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9/22/2017 12:11:25 AM
Posted: 2/15/2006 8:16:11 PM EDT
I want to know who saves their brass? What do you do with your brass if you dont reload? Sell it? For how much?

Who reloads? If you reload, how much are you saving from buying ammo, equipment costs aside? Is it worth the time spent reloading?


I have saved bags of .40 and .223 brass over the years. Maybe I thought I would buy reloading equipment one day... Righ now im looking at this useless brass just taking up space. What should I do? Should I invest in reloading equipment? Sell the brass (dont know who to)? Trash it? Keep it?

Thanks!
Link Posted: 2/15/2006 8:33:31 PM EDT
Before you trash it, see if your gun club will take it. They probably sell brass and put the money into the club.
Link Posted: 2/15/2006 9:05:10 PM EDT

Originally Posted By MountedMedic:
I want to know who saves their ass? What do you do with your ass if you dont reload? Sell it? For how much?
Thanks!



You better ask 1GR, "in person". He said something about packing.
Link Posted: 2/15/2006 9:11:45 PM EDT
Oh ya I quit reloading what a waste of my time. For the pennies I might save after many hours at the bench. I can just go to work, make money, and buy double the loaded ammo for the same amount of time. Just my $0.02
Link Posted: 2/15/2006 9:42:16 PM EDT
I save all of my brass, but ai dont reload. I have quite abit of .45brass.
Link Posted: 2/15/2006 11:29:37 PM EDT
with the chinease an russian imports,its impossible to beat the $4.00 a box. i dont have an ar-15 any more so i reload for accurracy. on the days when its pouring down rain , what else do you have better to do with your time? especially since gun shows dont happen ever weekend and not all gun shops handel reasonably priced ammo. i put out enough ammo in 2-3 hours to last me a day out shooting. and if you take 1 rainy day, you can have all your brass ready to go. especially on a dillion.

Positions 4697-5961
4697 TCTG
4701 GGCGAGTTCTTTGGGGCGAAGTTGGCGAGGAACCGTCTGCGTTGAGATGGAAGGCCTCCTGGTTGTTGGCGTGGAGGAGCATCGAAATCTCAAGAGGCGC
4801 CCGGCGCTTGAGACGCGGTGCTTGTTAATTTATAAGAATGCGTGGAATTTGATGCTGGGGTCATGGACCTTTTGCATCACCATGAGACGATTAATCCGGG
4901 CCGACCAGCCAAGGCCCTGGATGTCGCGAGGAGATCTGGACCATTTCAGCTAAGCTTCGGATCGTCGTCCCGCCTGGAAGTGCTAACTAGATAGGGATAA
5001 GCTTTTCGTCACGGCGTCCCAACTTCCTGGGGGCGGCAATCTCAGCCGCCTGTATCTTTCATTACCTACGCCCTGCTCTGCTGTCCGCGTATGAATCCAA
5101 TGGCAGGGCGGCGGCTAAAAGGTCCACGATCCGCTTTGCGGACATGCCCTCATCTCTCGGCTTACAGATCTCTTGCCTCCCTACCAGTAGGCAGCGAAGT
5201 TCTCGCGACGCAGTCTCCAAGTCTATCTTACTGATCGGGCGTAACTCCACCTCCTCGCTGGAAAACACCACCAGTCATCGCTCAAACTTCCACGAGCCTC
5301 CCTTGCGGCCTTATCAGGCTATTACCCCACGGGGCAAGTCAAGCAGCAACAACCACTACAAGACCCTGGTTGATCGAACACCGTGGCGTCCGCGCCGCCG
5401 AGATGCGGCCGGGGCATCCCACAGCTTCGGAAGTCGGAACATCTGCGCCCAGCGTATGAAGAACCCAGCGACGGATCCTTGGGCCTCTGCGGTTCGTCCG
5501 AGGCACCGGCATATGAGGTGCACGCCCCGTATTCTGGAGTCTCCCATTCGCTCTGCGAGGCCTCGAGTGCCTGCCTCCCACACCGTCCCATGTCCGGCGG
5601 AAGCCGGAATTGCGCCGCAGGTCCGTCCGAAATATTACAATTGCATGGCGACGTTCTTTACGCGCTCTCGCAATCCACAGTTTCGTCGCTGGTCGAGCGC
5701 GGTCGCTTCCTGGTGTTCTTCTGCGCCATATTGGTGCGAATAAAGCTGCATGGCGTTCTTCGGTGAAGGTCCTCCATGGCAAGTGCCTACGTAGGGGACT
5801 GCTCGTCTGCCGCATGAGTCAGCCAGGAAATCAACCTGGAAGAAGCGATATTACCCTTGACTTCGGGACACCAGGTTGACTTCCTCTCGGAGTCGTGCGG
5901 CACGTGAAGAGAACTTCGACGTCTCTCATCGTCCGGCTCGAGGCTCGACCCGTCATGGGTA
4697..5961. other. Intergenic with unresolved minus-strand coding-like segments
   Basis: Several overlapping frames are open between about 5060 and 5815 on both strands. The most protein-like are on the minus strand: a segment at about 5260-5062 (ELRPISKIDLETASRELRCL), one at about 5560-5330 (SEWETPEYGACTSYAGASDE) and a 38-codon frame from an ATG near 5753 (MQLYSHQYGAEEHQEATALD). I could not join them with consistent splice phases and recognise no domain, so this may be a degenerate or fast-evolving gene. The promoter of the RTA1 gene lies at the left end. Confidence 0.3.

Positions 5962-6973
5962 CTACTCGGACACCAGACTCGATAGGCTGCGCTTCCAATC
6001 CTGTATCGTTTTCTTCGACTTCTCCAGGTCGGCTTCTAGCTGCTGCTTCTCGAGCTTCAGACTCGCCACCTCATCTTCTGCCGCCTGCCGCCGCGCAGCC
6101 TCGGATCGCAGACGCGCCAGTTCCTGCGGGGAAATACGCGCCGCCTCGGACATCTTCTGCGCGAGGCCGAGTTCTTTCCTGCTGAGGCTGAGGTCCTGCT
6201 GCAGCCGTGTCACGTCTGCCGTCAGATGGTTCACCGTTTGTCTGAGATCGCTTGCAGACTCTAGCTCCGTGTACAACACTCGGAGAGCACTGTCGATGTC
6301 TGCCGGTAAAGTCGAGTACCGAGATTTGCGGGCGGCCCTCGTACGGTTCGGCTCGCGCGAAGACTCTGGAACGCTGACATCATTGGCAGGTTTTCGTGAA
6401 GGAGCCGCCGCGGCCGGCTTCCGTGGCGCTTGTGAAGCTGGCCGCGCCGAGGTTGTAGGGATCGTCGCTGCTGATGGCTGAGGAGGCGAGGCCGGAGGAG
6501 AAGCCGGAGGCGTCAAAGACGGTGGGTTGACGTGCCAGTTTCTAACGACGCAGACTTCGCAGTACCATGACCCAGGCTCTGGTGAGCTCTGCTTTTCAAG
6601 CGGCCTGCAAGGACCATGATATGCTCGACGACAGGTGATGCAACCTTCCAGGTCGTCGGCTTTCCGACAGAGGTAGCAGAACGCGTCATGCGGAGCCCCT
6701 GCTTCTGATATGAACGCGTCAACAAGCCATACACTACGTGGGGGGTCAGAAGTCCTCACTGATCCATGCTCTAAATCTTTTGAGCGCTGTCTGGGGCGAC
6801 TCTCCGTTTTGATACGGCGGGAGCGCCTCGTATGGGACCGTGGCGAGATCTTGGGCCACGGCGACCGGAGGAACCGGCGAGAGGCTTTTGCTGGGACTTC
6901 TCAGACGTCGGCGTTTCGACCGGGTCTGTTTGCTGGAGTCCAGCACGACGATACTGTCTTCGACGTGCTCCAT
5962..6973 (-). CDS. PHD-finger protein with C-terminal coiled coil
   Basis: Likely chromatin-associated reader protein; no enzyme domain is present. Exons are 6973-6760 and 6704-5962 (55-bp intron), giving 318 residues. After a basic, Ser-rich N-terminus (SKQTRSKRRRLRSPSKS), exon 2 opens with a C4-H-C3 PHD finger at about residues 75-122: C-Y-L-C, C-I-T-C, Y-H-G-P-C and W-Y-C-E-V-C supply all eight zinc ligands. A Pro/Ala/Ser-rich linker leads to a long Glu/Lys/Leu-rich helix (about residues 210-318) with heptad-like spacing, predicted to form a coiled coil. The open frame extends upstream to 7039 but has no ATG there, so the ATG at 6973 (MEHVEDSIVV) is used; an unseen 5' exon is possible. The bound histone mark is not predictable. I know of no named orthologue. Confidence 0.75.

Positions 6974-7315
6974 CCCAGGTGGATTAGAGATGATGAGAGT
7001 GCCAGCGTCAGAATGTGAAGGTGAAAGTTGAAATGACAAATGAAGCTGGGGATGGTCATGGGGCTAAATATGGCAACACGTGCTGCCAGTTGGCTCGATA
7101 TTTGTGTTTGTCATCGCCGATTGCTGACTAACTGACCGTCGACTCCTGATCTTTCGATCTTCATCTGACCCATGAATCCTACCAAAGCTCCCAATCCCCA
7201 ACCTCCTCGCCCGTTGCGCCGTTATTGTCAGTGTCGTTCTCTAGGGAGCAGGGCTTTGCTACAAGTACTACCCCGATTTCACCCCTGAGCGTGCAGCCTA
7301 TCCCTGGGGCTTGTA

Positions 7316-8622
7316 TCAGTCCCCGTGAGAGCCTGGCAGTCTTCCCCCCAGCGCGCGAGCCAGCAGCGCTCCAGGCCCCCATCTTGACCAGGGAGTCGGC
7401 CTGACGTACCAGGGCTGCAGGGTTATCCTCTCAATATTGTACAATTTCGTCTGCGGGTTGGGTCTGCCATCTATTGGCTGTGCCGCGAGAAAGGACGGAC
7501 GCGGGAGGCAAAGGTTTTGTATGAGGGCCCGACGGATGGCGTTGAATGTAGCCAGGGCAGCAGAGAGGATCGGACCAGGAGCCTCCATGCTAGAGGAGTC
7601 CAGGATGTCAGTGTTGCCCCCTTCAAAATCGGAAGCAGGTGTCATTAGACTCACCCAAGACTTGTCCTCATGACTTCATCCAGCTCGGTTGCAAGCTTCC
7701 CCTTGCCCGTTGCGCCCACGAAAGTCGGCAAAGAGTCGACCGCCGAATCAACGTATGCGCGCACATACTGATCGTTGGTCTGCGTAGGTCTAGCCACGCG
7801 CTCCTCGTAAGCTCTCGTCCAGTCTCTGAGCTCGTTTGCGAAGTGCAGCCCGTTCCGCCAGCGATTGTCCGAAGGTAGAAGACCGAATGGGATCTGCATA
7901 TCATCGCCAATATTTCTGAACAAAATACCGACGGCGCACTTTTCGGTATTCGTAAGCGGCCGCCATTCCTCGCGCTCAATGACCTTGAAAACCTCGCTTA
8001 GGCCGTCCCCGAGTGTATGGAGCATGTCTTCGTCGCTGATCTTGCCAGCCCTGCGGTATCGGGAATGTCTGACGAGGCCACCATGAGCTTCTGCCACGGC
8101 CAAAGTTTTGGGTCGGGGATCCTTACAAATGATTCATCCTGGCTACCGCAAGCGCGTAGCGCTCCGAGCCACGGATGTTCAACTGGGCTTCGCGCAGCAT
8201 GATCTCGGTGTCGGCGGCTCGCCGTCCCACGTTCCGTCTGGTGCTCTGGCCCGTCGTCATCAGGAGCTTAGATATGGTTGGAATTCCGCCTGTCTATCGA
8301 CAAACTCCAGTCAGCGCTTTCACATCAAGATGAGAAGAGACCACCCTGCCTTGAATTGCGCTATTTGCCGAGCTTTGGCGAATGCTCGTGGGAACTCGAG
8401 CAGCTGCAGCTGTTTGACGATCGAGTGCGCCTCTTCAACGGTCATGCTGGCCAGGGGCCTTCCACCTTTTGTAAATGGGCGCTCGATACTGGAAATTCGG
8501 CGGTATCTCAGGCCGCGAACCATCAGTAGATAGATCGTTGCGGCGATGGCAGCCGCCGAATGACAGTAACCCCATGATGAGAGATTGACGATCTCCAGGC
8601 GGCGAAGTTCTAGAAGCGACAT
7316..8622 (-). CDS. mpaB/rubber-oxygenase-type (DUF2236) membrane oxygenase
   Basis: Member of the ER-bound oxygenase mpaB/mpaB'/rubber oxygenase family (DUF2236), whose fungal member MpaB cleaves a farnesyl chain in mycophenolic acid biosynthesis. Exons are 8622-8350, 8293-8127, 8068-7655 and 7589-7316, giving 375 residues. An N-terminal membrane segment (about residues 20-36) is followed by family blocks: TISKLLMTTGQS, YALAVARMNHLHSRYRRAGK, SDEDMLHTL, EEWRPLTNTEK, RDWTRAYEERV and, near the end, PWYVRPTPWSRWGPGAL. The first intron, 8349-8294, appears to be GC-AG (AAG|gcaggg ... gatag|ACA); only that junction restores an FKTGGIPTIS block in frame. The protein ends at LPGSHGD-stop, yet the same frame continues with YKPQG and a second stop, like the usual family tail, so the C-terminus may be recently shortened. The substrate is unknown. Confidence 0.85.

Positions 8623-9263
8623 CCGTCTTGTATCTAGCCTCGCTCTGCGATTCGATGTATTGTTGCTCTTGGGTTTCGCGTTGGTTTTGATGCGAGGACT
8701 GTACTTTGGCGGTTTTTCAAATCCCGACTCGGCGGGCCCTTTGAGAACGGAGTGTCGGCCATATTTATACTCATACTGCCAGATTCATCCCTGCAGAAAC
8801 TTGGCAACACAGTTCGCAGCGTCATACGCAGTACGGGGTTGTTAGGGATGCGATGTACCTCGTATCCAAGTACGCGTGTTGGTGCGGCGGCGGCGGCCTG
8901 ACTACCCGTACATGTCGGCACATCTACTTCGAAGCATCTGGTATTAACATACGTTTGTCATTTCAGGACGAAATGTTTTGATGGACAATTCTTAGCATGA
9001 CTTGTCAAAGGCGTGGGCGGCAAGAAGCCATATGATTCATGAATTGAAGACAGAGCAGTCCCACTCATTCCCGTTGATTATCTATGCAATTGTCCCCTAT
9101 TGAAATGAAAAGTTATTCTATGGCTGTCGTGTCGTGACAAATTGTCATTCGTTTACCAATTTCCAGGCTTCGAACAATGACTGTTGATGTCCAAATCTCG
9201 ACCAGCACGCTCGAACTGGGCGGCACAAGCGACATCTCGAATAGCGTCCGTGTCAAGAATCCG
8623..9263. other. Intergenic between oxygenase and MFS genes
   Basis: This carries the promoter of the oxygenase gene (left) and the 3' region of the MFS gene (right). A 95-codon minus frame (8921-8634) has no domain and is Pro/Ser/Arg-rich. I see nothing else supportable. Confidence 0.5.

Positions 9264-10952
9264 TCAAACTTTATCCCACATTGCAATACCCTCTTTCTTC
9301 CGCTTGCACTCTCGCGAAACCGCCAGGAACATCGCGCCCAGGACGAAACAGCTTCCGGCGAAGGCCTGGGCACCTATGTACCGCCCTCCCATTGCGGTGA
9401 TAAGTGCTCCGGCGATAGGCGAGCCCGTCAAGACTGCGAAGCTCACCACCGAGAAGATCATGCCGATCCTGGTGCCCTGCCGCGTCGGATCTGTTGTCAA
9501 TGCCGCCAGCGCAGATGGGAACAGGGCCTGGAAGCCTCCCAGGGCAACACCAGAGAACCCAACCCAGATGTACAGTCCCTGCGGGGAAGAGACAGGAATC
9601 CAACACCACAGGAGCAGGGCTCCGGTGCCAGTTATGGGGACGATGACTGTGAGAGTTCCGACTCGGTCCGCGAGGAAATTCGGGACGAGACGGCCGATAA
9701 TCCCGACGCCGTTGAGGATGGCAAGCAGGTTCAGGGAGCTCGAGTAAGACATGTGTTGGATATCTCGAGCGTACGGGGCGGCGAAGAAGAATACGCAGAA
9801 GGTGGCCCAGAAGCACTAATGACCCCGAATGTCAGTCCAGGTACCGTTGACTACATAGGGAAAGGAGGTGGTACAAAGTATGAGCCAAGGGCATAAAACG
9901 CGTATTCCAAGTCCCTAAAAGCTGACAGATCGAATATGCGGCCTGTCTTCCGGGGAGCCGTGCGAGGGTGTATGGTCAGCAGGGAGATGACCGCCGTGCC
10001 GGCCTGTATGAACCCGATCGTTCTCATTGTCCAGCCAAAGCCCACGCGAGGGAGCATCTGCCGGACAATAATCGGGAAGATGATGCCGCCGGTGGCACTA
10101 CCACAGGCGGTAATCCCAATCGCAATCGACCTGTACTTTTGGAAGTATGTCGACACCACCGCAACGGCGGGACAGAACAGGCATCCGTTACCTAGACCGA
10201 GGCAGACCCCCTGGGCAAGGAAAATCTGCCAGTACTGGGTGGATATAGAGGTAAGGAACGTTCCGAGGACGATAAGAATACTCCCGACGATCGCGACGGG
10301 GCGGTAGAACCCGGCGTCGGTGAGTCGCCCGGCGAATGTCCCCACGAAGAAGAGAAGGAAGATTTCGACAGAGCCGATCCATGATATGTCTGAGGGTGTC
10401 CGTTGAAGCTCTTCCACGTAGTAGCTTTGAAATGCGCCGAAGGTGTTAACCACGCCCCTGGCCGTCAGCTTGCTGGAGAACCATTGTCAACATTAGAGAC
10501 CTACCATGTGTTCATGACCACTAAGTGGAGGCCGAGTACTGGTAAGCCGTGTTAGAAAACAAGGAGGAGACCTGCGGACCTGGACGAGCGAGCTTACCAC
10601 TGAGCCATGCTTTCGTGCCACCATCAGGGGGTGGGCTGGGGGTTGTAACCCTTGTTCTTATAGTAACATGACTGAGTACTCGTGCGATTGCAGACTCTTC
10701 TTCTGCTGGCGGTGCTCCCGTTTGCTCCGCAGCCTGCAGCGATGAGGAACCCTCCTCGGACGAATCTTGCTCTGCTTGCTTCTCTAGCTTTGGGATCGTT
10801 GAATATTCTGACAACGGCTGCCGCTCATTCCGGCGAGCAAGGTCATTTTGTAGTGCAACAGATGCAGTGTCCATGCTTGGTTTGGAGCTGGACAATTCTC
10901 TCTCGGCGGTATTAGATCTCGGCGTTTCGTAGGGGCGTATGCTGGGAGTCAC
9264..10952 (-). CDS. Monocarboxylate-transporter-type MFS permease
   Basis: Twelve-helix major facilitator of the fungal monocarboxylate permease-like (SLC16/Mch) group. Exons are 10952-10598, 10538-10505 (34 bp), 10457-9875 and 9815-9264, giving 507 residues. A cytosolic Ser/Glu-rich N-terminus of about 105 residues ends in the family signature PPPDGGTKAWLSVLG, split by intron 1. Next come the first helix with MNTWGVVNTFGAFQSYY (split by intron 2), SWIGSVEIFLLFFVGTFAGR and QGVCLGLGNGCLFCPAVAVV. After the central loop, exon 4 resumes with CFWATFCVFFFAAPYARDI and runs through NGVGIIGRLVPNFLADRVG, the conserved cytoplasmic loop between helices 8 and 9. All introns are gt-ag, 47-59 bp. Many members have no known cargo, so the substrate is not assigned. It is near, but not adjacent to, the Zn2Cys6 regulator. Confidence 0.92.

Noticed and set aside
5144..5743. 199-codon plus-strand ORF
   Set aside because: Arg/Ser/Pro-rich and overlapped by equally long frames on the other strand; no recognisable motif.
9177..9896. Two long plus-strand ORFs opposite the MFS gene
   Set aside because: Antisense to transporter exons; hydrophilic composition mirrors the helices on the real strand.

any one not needing 223 or 45 acp-- donations gladly accepted
Link Posted: 2/16/2006 1:08:37 AM EDT
I only save brass and reload for my hunting and target rifles anymore. You can save money reloading plinking ammo but the time involved is the rub, even with a progressive you still have allot of brass prep to do. If you do decide to reload you may have allot more then just empty brass taking up space.



Link Posted: 2/16/2006 8:07:55 AM EDT
[Last Edit: 2/16/2006 8:10:53 AM EDT by Boomer]

Originally Posted By RS_Coyote:
Oh ya I quit reloading what a waste of my time. For the pennies I might save after many hours at the bench. I can just go to work, make money, and buy double the loaded ammo for the same amount of time. Just my $0.02



I tend to agree. Reloading should be seen as either more of a hobby or a way to produce custom ammunition than as a way to save money.

I used to think of the ability to reload as a survival skill, too, but really, instead of keeping stashes of primers, powder, bullets, casings, along with the other necessities of reloading, why not just keep a stash a loaded ammo?
Link Posted: 2/16/2006 8:16:00 AM EDT

Originally Posted By RS_Coyote:
Oh ya I quit reloading what a waste of my time. For the pennies I might save after many hours at the bench. I can just go to work, make money, and buy double the loaded ammo for the same amount of time. Just my $0.02



I save far more than pennies when I reload. I'm ramping up for 223 now, and even if I don't re-use my brass, it would cost me $160/1000 for 55 grain FMJs. Average prices are now running $200/1000 a the show, so I save $40 per 1000. If I recover my brass, and factor in a "brass life" the price drops to $120/1000, saving me $80 per 1000. How long does it take to reload 1000 rounds? About 1 1/2 hours. So by reloading, I'm effectively paying myself $53 per hour. I don't get paid that much at work.

The 77 grain Mk262 mod 1 load I'm working up costs about $315/1000, whereas retail for it is like $600/1000. Now I'm saving $285/1000 and it still only takes about 1 1/2 to load.